MKSAP: 64-year-old man with a rapidly spreading rash

Test your medicine knowledge with the MKSAP challenge, in partnership with the American College of Physicians.

A 64-year-old man is evaluated in the emergency department for a rash that first developed 3 days ago and has rapidly spread to cover most of his body. His skin is painful. He has a history of mild psoriasis and asthma. His psoriasis has been well controlled with topical corticosteroids as needed. His other medications are an inhaled corticosteroid, salmeterol, and albuterol. One week ago, he completed a 10-day course of oral corticosteroids for an acute exacerbation of asthma.

On physical examination, he appears ill. Temperature is 38.9 °C (102.0 °F), blood pressure is 118/78 mm Hg, and pulse rate is 112/min. More than 90% of his body surface area is erythematous. There are widespread coalescing erythematous patches and plaques, many with pinpoint pustules coalescing into lakes of pus. His mucous membranes are normal.

Which of the following is the most likely diagnosis?

A: Candida albicans infection
B: Pustular psoriasis
C: Sweet syndrome
D: Toxic shock syndrome

MKSAP Answer and Critique

The correct answer is B: Pustular psoriasis.

This patient has severe pustular psoriasis. Widespread erythema, scaling, and sheets of superficial pustules with erosions are the findings associated with severe pustular psoriasis. Erythroderma, which is present in this patient, is defined as generalized erythema of the skin involving more than 90% of the body surface area. The most common causes of erythroderma are drug eruptions, psoriasis, atopic dermatitis, and cutaneous T-cell lymphoma. Patients who have a history of psoriasis and are treated with systemic corticosteroids are particularly prone to developing an acute pustular erythrodermic flare after discontinuation of the corticosteroids. The appropriate management is to treat the underlying disease (psoriasis in this patient) and provide general supportive care.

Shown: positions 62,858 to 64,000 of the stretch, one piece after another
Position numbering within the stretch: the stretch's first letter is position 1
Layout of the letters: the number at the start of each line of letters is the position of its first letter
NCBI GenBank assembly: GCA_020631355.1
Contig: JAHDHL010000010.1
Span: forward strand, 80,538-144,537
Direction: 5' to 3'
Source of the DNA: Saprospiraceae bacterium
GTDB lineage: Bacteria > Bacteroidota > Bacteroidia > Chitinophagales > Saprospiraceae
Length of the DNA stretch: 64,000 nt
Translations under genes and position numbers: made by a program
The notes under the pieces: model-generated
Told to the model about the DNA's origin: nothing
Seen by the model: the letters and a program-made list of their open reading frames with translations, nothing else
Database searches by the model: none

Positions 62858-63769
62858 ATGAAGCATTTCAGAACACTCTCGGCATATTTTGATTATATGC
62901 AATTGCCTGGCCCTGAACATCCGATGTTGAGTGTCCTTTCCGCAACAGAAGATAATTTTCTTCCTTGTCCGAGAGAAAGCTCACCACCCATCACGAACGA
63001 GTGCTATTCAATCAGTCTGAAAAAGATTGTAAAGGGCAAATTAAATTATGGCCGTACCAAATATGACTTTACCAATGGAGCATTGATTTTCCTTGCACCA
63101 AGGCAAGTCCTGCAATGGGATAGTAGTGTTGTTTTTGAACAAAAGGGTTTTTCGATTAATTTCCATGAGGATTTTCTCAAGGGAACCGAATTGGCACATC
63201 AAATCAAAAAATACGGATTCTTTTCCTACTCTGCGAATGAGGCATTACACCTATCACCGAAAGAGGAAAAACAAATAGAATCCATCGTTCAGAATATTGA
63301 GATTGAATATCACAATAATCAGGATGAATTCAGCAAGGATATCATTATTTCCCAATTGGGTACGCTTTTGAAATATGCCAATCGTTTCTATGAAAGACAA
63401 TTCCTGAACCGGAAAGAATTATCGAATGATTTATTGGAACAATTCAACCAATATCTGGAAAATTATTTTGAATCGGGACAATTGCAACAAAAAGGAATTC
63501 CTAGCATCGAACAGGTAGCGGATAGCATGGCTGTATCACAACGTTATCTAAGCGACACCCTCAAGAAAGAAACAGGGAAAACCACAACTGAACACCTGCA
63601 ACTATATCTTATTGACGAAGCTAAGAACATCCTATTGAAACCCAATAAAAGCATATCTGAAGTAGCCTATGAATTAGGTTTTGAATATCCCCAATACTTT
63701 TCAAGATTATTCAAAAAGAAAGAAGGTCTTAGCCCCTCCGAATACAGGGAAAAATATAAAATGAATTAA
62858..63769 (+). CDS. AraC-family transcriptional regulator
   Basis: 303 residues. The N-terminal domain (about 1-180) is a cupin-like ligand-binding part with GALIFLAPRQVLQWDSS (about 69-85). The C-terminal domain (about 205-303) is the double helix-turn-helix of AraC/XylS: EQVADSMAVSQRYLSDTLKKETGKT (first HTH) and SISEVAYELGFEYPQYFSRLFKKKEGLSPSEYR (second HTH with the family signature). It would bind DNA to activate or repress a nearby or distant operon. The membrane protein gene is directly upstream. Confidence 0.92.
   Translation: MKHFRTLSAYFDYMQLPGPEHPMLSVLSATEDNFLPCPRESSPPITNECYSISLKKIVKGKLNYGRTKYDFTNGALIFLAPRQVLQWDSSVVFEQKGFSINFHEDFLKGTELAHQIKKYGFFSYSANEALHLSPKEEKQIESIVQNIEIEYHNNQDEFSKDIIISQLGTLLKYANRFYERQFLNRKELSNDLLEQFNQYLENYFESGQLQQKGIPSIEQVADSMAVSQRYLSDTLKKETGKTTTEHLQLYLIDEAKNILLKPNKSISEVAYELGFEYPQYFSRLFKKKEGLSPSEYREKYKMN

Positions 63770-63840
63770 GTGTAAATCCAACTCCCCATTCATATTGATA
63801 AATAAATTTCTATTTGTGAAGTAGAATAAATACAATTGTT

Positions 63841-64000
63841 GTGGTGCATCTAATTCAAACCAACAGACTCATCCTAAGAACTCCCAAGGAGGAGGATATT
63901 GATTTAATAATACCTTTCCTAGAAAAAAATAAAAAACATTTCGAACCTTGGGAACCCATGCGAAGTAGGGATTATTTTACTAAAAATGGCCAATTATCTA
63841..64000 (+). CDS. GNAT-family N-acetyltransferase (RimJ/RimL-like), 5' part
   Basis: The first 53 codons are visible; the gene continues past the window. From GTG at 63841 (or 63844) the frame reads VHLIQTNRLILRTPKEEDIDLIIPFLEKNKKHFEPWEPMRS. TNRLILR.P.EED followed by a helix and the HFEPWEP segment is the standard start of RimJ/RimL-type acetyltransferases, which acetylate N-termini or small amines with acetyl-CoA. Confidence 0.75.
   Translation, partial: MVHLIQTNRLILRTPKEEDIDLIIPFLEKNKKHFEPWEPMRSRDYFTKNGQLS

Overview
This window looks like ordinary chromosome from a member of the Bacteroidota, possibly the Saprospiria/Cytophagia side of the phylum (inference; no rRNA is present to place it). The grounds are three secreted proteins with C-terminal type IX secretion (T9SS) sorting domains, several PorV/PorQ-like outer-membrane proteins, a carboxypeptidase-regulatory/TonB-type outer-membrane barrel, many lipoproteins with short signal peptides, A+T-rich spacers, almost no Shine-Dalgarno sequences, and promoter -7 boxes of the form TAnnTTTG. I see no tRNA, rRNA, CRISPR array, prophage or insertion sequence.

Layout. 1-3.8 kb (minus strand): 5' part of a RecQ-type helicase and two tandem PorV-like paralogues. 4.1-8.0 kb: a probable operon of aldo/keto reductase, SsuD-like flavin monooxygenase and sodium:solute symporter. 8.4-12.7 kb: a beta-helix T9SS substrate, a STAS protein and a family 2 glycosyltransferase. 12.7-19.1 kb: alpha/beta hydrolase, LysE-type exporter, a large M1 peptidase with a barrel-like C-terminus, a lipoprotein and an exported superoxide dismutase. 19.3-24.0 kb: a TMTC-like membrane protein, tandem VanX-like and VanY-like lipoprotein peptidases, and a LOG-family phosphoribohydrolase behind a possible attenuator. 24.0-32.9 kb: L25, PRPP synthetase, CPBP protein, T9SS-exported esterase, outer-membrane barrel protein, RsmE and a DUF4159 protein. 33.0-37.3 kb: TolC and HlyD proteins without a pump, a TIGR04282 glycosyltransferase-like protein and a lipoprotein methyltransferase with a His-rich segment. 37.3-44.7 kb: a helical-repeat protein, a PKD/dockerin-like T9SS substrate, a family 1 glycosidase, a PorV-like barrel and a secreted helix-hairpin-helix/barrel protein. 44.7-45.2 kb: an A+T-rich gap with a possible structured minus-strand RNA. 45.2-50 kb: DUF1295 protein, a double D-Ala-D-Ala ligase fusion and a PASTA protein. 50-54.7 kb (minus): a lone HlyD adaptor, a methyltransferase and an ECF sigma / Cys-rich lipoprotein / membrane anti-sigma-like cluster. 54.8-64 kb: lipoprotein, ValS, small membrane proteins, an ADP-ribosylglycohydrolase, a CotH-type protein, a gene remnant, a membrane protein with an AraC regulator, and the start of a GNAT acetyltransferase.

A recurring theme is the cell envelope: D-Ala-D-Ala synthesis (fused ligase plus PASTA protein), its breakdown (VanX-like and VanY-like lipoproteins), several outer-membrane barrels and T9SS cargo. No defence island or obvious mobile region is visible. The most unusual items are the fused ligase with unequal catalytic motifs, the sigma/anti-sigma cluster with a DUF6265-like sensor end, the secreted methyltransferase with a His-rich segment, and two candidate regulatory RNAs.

Candida albicans overgrows and causes localized disease in immunocompromised patients or in the presence of warmth, moisture, maceration, antibiotic therapy, or the use of occlusive garments. Cutaneous candidiasis is characterized by red, itchy, inflamed skin. At sites of skin-to-skin contact, lesions have glazed, shiny, and sometimes eroded surfaces and may be characterized by burning. Satellite pustules (yellow, fluid-filled lesions at the edge of the confluent red eruption) are another key physical finding.

Sweet syndrome is also known as acute febrile neutrophilic dermatosis. It is more common in adults than children. The majority (50% to 80%) of patients have a fever. Arthralgia, myalgia, and arthritis are seen in 30% to 60% of patients. The skin findings are edematous red-purple plaques on the trunk and extremities. They are often painful or burning, not pruritic. Sweet syndrome is often considered a reactive syndrome, associated with a preceding respiratory or gastrointestinal tract illness; an association with malignancy occurs in about 10% of patients. First-line therapy for Sweet syndrome is systemic corticosteroids.

Toxic shock syndrome is associated with many different skin manifestations, but the initial manifestation is typically a diffuse erythroderma resembling sunburn that involves both the skin and the mucous membranes. Toxic shock syndrome is usually associated with infection, wounds, nasal packs, or menstruation. This patient has no risk factors for toxic shock syndrome, and his clinical presentation with erythematous patches and plaques, pinpoint pustules, lakes of pus, and normal mucous membranes is not compatible with the diagnosis.

Key Point

  • Patients with a history of psoriasis who are treated with systemic corticosteroids may develop an acute pustular erythrodermic flare after the systemic corticosteroids are discontinued.

This content is excerpted from MKSAP 16 with permission from the American College of Physicians (ACP). Use is restricted in the same manner as that defined in the MKSAP 16 Digital license agreement. This material should never be used as a substitute for clinical judgment and does not represent an official position of ACP. All content is licensed to on an “AS IS” basis without any warranty of any nature. The publisher, ACP, shall not be liable for any damage or loss of any kind arising out of or resulting from use of content, regardless of whether such liability is based in tort, contract or otherwise.

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